Trayvon Martin, 17, was shot and killed in Sanford, Fla., on Feb. 26. The unarmed boy was walking home from a local 7-Eleven store when he was killed by neighborhood watch captain George Zimmerman. Prior to the shooting, Zimmerman reported Martin was "behaving suspiciously." The volunteer crime watcher allegedly shot Trayvon in "self-defense." Trayvon's death prompted international outcry. On March 21, thousands attended the "Million Hoodies March" in NYC to demand justice for Trayvon. This picture shows three children at the march's starting point in Union Square Park. It was posted to Twitter by photojournalist @adallos (700+ followers). #trayvonmartin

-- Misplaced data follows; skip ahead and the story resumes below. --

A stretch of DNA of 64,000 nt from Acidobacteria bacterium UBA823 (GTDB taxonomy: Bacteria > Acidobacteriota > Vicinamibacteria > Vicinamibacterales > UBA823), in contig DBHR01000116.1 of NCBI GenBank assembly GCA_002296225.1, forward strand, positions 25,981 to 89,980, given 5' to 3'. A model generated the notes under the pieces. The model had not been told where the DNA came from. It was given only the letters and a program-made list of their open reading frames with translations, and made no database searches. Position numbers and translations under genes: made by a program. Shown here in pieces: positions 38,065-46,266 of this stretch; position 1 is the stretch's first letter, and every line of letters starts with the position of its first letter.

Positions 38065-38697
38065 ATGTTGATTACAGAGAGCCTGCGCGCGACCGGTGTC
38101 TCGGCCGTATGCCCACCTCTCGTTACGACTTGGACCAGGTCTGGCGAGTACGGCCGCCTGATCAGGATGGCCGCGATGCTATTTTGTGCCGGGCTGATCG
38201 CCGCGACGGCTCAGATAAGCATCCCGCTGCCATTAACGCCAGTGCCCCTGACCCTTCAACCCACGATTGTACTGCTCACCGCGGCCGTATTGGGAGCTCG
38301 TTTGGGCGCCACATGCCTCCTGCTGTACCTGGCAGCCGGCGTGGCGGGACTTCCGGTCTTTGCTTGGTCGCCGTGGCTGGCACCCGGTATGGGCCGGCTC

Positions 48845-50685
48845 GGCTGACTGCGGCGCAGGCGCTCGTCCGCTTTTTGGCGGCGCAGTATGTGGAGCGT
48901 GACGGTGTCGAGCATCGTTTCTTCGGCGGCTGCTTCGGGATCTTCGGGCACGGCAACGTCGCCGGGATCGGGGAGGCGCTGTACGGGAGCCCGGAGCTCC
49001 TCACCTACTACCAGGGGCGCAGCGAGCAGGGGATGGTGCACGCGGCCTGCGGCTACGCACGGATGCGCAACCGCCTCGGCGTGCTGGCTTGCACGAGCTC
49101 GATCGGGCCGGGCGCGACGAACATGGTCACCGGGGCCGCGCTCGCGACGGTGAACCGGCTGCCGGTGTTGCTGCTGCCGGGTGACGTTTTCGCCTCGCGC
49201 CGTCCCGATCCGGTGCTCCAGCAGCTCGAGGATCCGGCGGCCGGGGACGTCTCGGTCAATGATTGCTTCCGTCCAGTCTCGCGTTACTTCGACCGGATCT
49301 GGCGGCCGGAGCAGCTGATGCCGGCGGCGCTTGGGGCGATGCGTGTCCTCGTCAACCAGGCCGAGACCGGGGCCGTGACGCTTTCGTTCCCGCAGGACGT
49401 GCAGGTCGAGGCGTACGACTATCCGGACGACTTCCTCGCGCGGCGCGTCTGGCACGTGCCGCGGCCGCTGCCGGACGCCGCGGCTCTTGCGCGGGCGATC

Click here to view this gallery.

Looking for the most explosively popular Twitter pictures that spread all over the world during the past seven days? You’ve come to the right place.

This week, we break through an important milestone: This is the first time we’ve analyzed more than 50 million Twitter pictures, narrowing it down to the most impressive 10.

And what notable pictures we have found for you this week! Using the inimitable algorithm developed by our illustrious partners at Skylines, we found pics spanning topics huge and trivial, subjects profound and humorous, plus everything in between. See for yourself.

In case you missed them, here are last week's Top 10 Twitter Pics.

More About: Skylines, Top 10 Twitter Pics, Twitter


Social Media and Trayvon Martin: Why Did It Take So Long to Care?

Posted: 24 Mar 2012 10:06 AM PDT

Trayvon Martin

Mashable OP-ED: This post reflects the opinions of the author and not necessarily those of Mashable as a publication.